Ontarians feel more comfortable than anxious about debt: RBC Poll

TORONTO, Sept. 14, 2011 /CNW/ - Ontarians are more comfortable than anxious about their personal debt levels, with 42 per cent saying they feel comfortable about their personal debt levels, one third feeling anxious (33 per cent) and 24 per cent saying they have no personal debt at all, according to a new RBC Debt Poll. Nationally, 45 per cent are comfortable and 32 per cent are anxious when it comes to debt.

"Ontarians are fairly comfortable with their debt loads, but they also understand the value of paying down debt before going ahead with future plans," said Richard Goyder, vice-president, Personal Lending, RBC. "That's why it's important to sit down with an expert advisor to assess your spending and long-term financial plan to ensure that you are managing debt effectively."

When asked to compare themselves to their peers, the majority of Ontarians (75 per cent) feel they are in a better position than their friends and neighbours when it comes to non-mortgage debt, compared with one-in-four of respondents in the province (25 per cent) who felt that they were worse off (in line with the national average).

Confidence is high in the province when it comes to overall happiness related to personal debt, as almost six-in-ten Ontarians feel happy about their credit situations (58 per cent), compared to 42 per cent who are not. Both measures exactly match the national average. Paying down debt is a major focus, as close to half of provincial survey respondents were focused on paying down debt rather than saving and investing in the future (48 per cent compared to 49 per cent nationally), followed closely by those who saw the two activities as equally important (44 per cent, matching the national average).

Ontarians listed delaying or cancelling vacations (26 per cent compared to 24 per cent nationally) and not buying expensive items (21 per cent compared to 20 per cent nationally) as the top two changes to help reduce their spending habits due to debt worries. Overall in the province, 61 per cent said that their plans have not changed due to debt concerns, matching the national average.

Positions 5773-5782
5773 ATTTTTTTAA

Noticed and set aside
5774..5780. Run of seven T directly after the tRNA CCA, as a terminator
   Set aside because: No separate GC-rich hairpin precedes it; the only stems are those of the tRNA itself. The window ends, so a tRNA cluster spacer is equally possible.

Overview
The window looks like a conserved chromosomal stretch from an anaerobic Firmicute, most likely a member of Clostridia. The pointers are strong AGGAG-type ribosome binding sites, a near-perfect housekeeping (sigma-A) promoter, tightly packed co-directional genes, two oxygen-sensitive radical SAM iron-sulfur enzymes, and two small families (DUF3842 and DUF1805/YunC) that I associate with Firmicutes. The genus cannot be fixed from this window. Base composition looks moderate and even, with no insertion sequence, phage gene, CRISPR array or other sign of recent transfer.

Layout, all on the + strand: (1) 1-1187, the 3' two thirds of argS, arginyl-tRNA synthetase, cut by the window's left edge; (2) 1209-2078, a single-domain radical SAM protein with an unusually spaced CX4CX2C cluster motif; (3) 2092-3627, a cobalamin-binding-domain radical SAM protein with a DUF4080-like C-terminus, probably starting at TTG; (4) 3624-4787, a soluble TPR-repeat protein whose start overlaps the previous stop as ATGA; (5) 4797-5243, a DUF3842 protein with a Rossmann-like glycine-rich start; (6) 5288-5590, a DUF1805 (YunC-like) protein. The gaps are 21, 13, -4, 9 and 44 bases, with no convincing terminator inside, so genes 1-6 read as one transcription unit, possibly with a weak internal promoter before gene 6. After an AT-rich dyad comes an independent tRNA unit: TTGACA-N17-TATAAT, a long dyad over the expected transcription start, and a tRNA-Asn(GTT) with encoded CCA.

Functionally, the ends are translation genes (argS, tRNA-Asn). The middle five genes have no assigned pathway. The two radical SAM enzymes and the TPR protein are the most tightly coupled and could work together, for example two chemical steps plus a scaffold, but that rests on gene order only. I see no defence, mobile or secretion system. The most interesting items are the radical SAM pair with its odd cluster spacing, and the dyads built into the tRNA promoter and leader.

Highlights from across Canada:

  • British Columbia: Half of B.C. survey respondents (50 per cent compared to the national average of 44 per cent) say saving and investing for the future is as important as paying down debt, the highest rate in the country. Almost two-fifths of B.C. residents (37 per cent) feel they are in "much better" shape, when thinking about their non-mortgage debt, compared to their friends and neighbours (compared to the national average of 34 per cent)

  • Alberta: Alberta leads the country in feeling anxious about debt (36 per cent versus the national average of 32 per cent). Albertans are also the most likely to change their plans due to concerns about their debt situation and are more likely to delay or cancel plans to take vacation (28 per cent versus 24 per cent) and buy a new home (12 per cent versus eight per cent).

  • Prairies: Saskatchewan and Manitoba are the most comfortable and happy with their personal debt situations when compared to other provinces (50 per cent and 62 per cent respectively compared to 45 and 58 per cent nationally). Prairie residents also lead the country on not changing their plans due to debt concerns, well above the national average (66 per cent versus 61 per cent).

  • Quebec: Quebecers are most likely to be concerned with paying down debt now rather than saving for the future (54 per cent versus the national average of 49 per cent). Over one-quarter of Quebecers (27 per cent) believe that they are in worse shape than their friends and neighbours for non-mortgage debt, tied with Alberta for the highest rate in the country (compared to the national average of 25 per cent).

  • Atlantic Canada: Thinking about non-mortgage debt, Atlantic Canadians are the most optimistic about their debt situations compared to their friends and neighbours (82 per cent versus the national average of 75 per cent).

All Canadians can visit the RBC Advice Centre www.rbcadvicecentre.com for guidance on how to handle their debt. Interactive tools and calculators provide customized information covering all facets of saving and using credit. For RBC personal banking clients, a new online financial management tool, myFinanceTracker, is available at no cost to create a set budget and track their spending habits.

The RBC Debt Omnibus Study was conducted by Ipsos Reid. Data was collected from August 18 to 23, 2011. The online survey is based on a randomly selected representative sample of 2,011 adult Canadians that was statistically weighted by region, age and gender composition according to the Census data. The results are considered accurate to within ±2 percentage points, 19 times out of 20, of what they would have been had the entire adult Canadian population been polled. The margin of error will be larger within regions and for other sub-groupings of the survey population.


For further information:

Media contacts:

Ka Yan Ng, RBC Communications, (416) 974-1794

Matt Gierasimczuk, RBC Communications, (416) 974-2124


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